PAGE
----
Big Trouble in Little China from 1986 is a John Carpenter outlier in the director’s filmography, a martial-arts adventure slash monster-comedy extravaganza that suggests an Indiana Jones movie that’s been mounted on a more intimate scale. The movie is a martial arts fantasy set in a modern-day (i.e. circa the 1980s) Chinatown where the mundane crosses paths with the magical. It’s a tribute to the Hong Kong sword and sorcery genre, in the spirit of efforts like Tsui Hark’s Zu: Warriors From Magic Mountain.

The John Carpenter film has gained cult status over the decades. But when the film was released back in the summer of 1986, Big Trouble was a major box office disaster grossing $11.1 million in North America, below its estimated $19 to $25 million budget. It received mixed reviews that left Carpenter disillusioned with Hollywood and influenced his decision to return to independent filmmaking. It has since become a cult classic and has a 75% average rating on Rotten Tomatoes and a steady audience on home video.


The film’s main protagonist Jack Burton (Kurt Russell) is a truck driver with a John Wayne bluster who talks tough and has authentic courage while having no clue what he’s doing. Kurt made Burton cocky yet completely out of his league. He is cooky but charming – perhaps somewhat reminiscent of Han Solo. It’s amazing how loose and charming a screen adventure can be when filmmakers are willing to play around and deflate a hero’s pomposity, even if they ultimately enjoy it.

Set mostly in a magical world under San Francisco which is populated by monsters, magicians, and masters of mystic martial arts, it mixes straight he-man heroics and kung fu action with wonderful weapons, acrobatic stunts, and special effects trickery.

The story focuses on the buddy pairing of rough-necked truck driver Jack Burton (Kurt Russell) and Chinese restaurant worker and friend, Wang Chi (Dennis Dun). Wang plans to propose to his childhood sweetheart, the green-eyed Miao Yin (Suzee Pai), who is coming to the United States from China. However, things go awry when she is kidnapped and Jack and Wang find themselves battling a supernatural foe who is also after Miao Yin for his own nefarious purposes.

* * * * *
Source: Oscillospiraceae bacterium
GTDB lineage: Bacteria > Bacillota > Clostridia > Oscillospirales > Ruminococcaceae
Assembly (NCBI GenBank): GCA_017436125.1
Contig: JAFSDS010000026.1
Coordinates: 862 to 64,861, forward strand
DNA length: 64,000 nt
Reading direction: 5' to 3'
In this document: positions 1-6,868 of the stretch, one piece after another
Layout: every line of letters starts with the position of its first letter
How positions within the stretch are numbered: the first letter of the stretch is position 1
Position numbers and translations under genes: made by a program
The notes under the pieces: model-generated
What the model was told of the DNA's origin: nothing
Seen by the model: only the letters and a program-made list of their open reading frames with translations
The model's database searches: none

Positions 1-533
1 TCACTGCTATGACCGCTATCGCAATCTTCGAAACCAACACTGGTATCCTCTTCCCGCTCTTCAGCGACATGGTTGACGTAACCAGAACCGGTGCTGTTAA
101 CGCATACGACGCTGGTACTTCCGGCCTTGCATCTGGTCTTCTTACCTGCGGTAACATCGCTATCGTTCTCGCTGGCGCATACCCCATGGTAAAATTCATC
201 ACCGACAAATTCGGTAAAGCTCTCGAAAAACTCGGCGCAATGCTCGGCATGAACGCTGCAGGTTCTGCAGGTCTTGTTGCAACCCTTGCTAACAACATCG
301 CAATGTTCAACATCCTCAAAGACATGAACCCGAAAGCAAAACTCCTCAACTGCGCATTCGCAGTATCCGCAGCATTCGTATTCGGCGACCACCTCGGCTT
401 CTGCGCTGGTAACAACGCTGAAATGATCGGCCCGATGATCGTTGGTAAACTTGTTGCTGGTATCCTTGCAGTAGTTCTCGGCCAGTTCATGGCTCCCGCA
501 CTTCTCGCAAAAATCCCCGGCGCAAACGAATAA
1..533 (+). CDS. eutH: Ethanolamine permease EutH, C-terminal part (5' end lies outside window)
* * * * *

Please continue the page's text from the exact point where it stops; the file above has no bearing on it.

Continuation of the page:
Despite the half-drunk, what-the-hell atmosphere, the humans in Big Trouble in Little China do register, which prevents this film from being as meaningless as genre pastiche-parodies. Russell, with his gloriously cuckoo timing and absurd tank top, is the center of the narrative, but Dun, Cattrall, Pai, Li, and Wong have a poignant agency as well as an intergroup chemistry

Although the original screenplay by first-time screenwriters Gary Goldman and David Z. Weinstein was envisioned as a Western set in the 1880s, screenwriter W. D. Richter was hired to rewrite the script extensively and modernize it. The studio hired Carpenter to direct the film and rushed Big Trouble in Little China into production so that it would be released before a similarly themed Eddie Murphy film, The Golden Child, which was slated to come out around the same time. The project fulfilled Carpenter’s long-standing desire to make a martial arts film.

Cast: Kurt Russell, Dennis Dun, Kim Cattrall, James Hong, Victor Wong, Kate Burton, Donald Li, Carter Wong, Peter Kwong, Suzee Pai, Chao Li Chi, James Pax, Jeff Imada, Craig Ng Director: John Carpenter Screenwriter: Gary Goldman, David Z. Weinstein, W.D. Richter


Big Trouble in Little China (1986)








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  • If you're in the right mood for this sort of thing, John Carpenter's Big Trouble in Little China is a circus done right, you get caught up in its campy rhythm and lost in the fun of it. Carpenter has done it right.